I’d like the opportunity to see Alex Liebergesell‘s (Pratt Institute) presentation again … Designing for Autonomous Machines. I got distracted by Big Dog and lost the thread. The very gestures that make the robot seem sentient unsettle me. There’s also some footage, though probably not at the Boston Dynamics site, in which people kick the robot around. That’s very difficult to watch. A lot to think about with AI and robotics. (I speak nicely to our Alexa, always.)
Gokhan Ersan, SUNY Binghamton, presented exciting and beautiful ways of visualizing scientific information. He’s working with a collaborative team of biologists, physicists and chemists. I expect their work will find a large and enthusiastic audience and bring more people into the sciences.
Joshua Korenblat (our very own) presented on Visualizing Mental Models. Both Gokhan and Josh reminded us that early scientists and philosophers relied heavily on their own mark-making to document and, over time, understand observable phenomena. The very basis of research was visual. And these early attempts to capture the world are often very beautiful, as are Gokhan’s and Josh’s work.
I liked my presentation, on Fashion Tech, too 🙂 And it’s posted in the Presentations section for you to see. Thank you to Amy P. for asking me during the panel who I was collaborating with (no one, yet, just working in the bubble). That prompted several colleagues to come forward with connections and invitations. Very exciting.
Most of the symposium is dedicated to participants working on team-based projects in a deliberately constructivist learning environment, peppered with intellectually provocative speakers both on-site and at the MIT Media Lab.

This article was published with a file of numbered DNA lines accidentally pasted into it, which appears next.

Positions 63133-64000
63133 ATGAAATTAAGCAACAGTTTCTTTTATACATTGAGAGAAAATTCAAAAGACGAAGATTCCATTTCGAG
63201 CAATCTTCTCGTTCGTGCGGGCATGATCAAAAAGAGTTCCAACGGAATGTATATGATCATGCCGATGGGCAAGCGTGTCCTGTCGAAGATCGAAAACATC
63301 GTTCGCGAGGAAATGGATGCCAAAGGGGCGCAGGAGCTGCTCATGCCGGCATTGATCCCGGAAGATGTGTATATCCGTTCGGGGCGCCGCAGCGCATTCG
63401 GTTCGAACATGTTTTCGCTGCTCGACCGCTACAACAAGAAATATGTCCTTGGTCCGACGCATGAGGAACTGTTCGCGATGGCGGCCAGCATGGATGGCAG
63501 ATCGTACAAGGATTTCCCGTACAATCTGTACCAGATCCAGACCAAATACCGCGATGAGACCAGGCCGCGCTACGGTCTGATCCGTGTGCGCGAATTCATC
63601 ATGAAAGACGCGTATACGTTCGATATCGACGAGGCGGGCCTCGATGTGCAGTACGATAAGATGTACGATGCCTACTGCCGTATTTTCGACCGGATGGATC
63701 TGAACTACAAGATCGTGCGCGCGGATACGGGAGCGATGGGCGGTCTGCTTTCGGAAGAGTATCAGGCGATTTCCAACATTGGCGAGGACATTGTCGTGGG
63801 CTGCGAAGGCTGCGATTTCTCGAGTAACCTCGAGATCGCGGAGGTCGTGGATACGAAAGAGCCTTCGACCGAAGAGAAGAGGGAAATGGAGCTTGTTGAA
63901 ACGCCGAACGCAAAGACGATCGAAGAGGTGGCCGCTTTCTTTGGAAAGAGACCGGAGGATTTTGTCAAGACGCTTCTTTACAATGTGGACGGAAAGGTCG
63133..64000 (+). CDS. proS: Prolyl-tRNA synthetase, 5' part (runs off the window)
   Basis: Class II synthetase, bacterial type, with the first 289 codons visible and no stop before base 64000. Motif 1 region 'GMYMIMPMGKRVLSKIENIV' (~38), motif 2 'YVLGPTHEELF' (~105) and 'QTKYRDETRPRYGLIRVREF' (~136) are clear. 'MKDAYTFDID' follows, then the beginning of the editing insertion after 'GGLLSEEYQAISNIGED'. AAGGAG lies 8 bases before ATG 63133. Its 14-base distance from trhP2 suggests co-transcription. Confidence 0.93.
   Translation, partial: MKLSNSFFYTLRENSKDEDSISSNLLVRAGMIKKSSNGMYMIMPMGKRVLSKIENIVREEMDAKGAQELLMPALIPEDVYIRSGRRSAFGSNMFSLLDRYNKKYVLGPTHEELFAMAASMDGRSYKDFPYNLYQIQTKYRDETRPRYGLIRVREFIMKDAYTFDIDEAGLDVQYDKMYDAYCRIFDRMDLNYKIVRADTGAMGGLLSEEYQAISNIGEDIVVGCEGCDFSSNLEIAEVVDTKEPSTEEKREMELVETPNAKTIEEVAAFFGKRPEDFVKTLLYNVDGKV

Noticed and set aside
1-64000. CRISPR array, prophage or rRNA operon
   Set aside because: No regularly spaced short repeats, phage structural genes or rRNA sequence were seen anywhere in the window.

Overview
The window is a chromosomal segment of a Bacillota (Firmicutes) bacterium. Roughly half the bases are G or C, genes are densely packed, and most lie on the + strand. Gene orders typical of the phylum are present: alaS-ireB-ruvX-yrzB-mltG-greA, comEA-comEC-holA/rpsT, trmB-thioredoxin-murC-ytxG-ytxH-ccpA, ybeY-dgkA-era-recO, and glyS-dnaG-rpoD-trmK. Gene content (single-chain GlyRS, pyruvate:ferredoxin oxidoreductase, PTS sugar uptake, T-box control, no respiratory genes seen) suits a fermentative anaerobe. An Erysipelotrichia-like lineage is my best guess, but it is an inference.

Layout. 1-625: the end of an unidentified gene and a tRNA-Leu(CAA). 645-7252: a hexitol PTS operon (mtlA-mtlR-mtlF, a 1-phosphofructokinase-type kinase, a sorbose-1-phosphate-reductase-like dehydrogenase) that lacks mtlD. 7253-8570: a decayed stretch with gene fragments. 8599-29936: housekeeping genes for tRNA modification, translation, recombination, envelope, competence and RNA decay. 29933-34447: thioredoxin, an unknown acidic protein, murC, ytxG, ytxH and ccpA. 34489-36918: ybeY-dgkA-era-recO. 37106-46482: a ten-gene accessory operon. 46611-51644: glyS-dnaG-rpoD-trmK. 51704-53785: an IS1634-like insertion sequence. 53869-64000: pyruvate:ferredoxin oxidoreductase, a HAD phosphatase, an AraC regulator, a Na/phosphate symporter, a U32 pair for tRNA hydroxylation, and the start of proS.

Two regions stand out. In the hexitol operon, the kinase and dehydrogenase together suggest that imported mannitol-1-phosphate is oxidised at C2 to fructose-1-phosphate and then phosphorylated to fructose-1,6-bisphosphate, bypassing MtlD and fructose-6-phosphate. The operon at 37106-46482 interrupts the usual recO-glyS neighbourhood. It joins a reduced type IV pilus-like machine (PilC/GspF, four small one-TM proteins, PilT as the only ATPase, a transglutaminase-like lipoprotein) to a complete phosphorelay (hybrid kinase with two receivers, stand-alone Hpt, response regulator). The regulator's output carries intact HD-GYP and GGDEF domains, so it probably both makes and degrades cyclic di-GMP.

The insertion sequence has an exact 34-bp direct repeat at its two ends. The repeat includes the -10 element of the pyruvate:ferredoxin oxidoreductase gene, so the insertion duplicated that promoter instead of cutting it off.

On the very first morning a group of 120 mostly K-12 educators participated in a guided brainstorm of possible projects which culminated, within the hour, in the formation of somewhere around 15 teams.
My team set as its goal creating interactive experiences that would explain and make visible the phenomenon of wind, leveled from preschool through college. Within 72 hours our group of 11 educators created several artifacts.
Here’s a video of my project prototype, an interactive interface for teaching the names and locations of different kinds of wind: https://youtu.be/C9zBZ03s0Vo
With my design students I’d focus more on the programming and interface design of a project like this, and less on learning the wind terms themselves. What was most significant to me was having programed and built the interface with no prior experience with the Scratch programming language or the Makey-Makey (a kind of black box interface).
The range of technical expertise amongst participants varied wildly: some were expert high-end programmers and digital design fabricators. Others (like me) were relative novices. A half-dozen mentors roamed the room, ready to provide just the smallest sliver of guidance necessary.
During my first meeting with a mentor my description of what I hoped to make met with a matter of fact “That won’t work. That software and that programming language don’t talk to each other.” And then silence, while I mentally recomposed myself and offered a meek “Well, maybe I’ll just start with xyz?” “Yes, that’s a good place to start.” And away the mentor went.